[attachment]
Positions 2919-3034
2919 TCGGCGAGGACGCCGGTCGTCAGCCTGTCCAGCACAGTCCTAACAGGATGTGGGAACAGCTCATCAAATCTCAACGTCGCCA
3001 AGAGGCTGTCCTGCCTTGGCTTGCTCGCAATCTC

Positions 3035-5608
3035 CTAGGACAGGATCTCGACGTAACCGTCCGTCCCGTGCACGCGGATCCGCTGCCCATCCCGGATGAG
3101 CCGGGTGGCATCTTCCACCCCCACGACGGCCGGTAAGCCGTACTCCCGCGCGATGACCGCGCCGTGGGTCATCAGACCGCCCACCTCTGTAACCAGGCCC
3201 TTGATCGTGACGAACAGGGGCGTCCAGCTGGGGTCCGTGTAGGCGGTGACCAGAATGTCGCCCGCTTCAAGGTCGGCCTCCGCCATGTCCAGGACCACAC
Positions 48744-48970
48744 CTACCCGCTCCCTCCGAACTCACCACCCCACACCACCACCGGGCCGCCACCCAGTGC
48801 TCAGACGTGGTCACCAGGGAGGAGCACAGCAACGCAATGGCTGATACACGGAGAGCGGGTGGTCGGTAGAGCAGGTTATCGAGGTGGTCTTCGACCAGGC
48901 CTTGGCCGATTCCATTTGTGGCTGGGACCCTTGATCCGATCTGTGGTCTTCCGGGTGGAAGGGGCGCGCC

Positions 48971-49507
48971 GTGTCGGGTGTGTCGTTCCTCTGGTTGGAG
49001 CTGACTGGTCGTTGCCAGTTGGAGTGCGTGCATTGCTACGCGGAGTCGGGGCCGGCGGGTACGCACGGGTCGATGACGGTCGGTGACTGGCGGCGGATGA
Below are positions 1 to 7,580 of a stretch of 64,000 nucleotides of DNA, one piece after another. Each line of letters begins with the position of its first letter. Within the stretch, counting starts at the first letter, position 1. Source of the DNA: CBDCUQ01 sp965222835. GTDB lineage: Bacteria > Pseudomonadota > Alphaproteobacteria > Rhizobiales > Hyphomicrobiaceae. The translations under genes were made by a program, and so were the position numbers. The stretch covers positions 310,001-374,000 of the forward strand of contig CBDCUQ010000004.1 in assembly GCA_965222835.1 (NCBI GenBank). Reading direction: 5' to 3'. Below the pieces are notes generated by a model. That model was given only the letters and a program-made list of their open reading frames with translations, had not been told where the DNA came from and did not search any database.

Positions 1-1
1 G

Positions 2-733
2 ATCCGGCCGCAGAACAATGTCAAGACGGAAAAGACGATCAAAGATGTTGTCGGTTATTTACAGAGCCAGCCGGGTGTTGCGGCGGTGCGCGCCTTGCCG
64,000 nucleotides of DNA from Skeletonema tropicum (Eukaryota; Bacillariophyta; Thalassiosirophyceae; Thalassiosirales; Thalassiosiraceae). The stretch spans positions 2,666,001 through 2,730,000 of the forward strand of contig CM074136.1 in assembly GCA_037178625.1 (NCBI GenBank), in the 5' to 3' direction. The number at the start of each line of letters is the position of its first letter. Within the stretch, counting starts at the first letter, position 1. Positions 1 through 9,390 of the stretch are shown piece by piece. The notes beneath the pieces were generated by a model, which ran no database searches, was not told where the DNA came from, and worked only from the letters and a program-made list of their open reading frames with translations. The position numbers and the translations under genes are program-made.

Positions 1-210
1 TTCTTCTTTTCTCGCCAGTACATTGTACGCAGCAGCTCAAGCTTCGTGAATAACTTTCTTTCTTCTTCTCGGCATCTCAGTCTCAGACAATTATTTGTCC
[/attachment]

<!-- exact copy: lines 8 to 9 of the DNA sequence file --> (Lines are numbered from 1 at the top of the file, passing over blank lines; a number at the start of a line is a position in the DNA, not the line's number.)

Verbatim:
Positions 48744-48970
48744 CTACCCGCTCCCTCCGAACTCACCACCCCACACCACCACCGGGCCGCCACCCAGTGC